Area high schools participate in Center for the Arts’ ‘Battle of the Walls’
If You Go...
Who: Bridges, Coal Ridge, Glenwood Springs, Rifle, Roaring Fork and Yampah Mountain high school students
What: ‘Battle of the Walls’
When: Opening reception at 5:30 p.m. on Friday, exhibit up through March 31
Where: Glenwood Springs Center for the Arts
How Much: Free
Art students from six area high schools will battle it out for the top spot at the Glenwood Springs Center for the Arts’ second annual “Battle of the Walls” exhibit.
The show opens at 5:30 p.m. on Friday and features work from Bridges, Coal Ridge, Glenwood Springs, Rifle, Roaring Fork and Yampah Mountain high schools. The submitting students will be judged and given individual prizes, and schools will be given overall prizes. Seniors are also eligible for a separate award: a $1,000 scholarship from the Glenwood Springs Art Guild.
Christina Brusig, executive director of the Center for the Arts, said the exhibit is not only an opportunity for the public to see some great work from young people in the community, but it’s important to the mission of the Center.
“You can find your artistic capabilities at any age, but this is the perfect age for us to encourage them to develop their skills in the arts,” Brusig said. “And I think it’s important that we’re collaborating with the Art Guild. This scholarship gives them an opportunity to go to college to study art.”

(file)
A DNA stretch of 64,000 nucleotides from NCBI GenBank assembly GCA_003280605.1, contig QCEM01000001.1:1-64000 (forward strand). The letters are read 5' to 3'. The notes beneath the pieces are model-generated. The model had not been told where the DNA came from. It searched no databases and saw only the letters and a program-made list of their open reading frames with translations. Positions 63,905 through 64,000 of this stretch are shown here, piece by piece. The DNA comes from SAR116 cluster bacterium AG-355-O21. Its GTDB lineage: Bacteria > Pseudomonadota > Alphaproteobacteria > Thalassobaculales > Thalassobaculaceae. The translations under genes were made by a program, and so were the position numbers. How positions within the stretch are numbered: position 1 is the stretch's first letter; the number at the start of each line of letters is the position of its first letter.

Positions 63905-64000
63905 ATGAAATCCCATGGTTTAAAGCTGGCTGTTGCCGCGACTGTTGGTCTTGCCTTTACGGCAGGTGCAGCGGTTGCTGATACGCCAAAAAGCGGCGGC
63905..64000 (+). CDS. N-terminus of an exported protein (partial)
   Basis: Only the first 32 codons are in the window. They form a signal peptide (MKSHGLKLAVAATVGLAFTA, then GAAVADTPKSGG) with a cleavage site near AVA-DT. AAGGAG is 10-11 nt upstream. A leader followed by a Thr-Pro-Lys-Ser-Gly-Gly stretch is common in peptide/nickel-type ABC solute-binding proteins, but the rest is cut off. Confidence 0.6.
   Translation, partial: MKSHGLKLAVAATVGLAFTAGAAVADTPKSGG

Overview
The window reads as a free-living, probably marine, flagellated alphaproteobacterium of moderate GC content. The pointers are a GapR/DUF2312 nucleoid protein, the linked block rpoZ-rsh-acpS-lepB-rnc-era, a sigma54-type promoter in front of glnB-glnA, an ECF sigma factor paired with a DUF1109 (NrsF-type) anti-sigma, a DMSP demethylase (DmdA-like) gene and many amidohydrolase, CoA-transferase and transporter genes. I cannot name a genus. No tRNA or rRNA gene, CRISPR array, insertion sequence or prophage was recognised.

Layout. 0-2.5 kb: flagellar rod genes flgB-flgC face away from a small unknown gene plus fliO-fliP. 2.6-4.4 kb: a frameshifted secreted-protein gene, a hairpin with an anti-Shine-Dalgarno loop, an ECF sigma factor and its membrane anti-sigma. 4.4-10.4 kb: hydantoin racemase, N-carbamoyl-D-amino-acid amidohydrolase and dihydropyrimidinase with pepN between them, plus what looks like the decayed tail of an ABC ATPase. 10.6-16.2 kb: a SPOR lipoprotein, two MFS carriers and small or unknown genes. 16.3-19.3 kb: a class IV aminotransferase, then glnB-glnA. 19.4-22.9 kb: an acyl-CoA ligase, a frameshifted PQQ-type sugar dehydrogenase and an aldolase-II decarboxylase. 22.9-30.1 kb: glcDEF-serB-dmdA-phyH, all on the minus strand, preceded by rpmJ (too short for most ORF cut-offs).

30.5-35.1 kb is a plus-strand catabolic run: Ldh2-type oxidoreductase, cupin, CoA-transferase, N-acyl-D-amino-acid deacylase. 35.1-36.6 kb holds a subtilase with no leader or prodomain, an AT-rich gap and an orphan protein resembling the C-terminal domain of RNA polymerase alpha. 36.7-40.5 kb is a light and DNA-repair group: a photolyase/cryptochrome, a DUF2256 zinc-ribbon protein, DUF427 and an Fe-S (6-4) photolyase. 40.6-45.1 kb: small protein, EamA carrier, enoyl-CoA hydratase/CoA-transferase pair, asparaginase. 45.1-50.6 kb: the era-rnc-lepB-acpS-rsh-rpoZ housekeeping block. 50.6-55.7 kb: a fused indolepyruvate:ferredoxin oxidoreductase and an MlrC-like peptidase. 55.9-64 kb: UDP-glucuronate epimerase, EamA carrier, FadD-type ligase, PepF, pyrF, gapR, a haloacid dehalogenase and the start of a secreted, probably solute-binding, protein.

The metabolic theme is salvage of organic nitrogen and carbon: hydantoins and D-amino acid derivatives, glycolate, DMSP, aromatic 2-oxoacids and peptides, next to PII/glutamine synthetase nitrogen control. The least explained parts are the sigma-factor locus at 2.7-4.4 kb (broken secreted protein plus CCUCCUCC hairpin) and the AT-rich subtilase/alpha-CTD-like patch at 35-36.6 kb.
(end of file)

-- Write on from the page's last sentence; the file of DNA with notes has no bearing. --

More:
“Battle of the Walls” stemmed from a show they used to do called the “Valley Kids Art Exhibit.” At that show, students from a wider variety of grade levels were able to submit work. Brusig said it was intensive for the Center for the Arts staff to hang, and most of the best work came from high school students, so they decided to change the show’s format.
“We reach out to all area high schools, basically everyone from Eagle to Aspen to Rifle, and we make it a full gallery experience,” Brusig said.
Submitting students hang the work themselves, and their presentation is part of what the judges look at when choosing award winners. The other criteria are originality and execution of the work.
Brusig said the show features a wide variety of media, including charcoal, sculpture, 3-D, mixed media, oil and more.
“I’ve already been told by members of the community that it’s our best show this year,” Brusig said.
This year’s theme is “Marble Mash” in honor of the 100th anniversary of the Lincoln Memorial, which was built from marble mined in the nearby Crystal River Valley town of Marble. Among the day’s events is a statue contest.
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